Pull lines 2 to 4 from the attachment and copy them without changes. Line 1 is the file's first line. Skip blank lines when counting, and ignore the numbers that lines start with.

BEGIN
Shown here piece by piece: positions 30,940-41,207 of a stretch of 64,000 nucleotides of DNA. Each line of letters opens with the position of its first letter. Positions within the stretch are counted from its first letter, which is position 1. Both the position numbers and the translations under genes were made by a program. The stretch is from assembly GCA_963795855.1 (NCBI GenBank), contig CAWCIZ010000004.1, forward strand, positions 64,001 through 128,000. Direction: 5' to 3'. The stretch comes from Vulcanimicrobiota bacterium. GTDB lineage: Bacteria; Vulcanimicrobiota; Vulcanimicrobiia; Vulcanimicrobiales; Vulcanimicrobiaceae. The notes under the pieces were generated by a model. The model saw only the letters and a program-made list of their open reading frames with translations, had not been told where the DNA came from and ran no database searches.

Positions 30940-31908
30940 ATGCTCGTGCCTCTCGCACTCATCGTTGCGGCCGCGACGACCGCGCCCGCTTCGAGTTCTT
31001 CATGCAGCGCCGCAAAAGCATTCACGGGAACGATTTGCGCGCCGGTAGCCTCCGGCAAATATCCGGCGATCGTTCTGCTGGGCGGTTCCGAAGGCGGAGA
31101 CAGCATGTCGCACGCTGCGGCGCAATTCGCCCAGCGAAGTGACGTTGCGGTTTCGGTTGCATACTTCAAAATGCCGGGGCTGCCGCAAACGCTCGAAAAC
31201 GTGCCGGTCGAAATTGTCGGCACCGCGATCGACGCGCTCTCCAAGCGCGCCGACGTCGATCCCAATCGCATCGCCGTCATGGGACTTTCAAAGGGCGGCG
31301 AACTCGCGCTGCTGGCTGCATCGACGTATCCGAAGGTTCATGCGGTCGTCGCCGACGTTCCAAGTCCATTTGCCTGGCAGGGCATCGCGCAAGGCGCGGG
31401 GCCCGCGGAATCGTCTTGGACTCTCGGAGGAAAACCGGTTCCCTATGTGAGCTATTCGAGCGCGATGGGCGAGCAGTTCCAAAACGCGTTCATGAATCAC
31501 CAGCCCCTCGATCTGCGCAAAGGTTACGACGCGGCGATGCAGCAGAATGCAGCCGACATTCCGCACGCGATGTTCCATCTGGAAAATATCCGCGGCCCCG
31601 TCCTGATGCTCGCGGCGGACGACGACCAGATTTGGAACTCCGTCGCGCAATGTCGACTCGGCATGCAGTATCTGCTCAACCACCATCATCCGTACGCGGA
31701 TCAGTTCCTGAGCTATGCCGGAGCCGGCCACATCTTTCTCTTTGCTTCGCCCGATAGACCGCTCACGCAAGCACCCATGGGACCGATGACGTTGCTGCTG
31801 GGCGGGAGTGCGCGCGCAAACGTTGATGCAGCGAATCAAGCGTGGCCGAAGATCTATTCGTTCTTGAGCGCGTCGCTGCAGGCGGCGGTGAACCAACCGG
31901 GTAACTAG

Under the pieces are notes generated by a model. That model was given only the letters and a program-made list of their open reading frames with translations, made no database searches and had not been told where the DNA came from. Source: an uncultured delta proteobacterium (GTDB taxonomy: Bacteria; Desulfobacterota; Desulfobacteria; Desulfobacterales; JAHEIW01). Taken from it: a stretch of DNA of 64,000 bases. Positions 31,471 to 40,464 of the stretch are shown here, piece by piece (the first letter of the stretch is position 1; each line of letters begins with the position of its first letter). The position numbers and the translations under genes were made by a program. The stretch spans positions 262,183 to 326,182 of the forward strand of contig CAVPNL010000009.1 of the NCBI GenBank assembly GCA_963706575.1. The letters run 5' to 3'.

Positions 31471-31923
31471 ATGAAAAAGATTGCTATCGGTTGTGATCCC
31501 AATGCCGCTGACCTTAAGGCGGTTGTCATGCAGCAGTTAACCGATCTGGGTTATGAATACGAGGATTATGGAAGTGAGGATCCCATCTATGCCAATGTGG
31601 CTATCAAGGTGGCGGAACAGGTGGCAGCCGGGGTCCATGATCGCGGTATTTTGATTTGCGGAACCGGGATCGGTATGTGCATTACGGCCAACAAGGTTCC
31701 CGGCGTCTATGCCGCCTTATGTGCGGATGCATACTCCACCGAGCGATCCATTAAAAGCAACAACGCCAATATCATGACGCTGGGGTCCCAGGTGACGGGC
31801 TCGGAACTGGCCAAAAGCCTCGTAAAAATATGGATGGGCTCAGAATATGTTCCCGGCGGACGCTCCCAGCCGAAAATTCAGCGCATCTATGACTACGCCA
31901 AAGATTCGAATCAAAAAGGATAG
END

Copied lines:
Positions 30940-31908
30940 ATGCTCGTGCCTCTCGCACTCATCGTTGCGGCCGCGACGACCGCGCCCGCTTCGAGTTCTT
31001 CATGCAGCGCCGCAAAAGCATTCACGGGAACGATTTGCGCGCCGGTAGCCTCCGGCAAATATCCGGCGATCGTTCTGCTGGGCGGTTCCGAAGGCGGAGA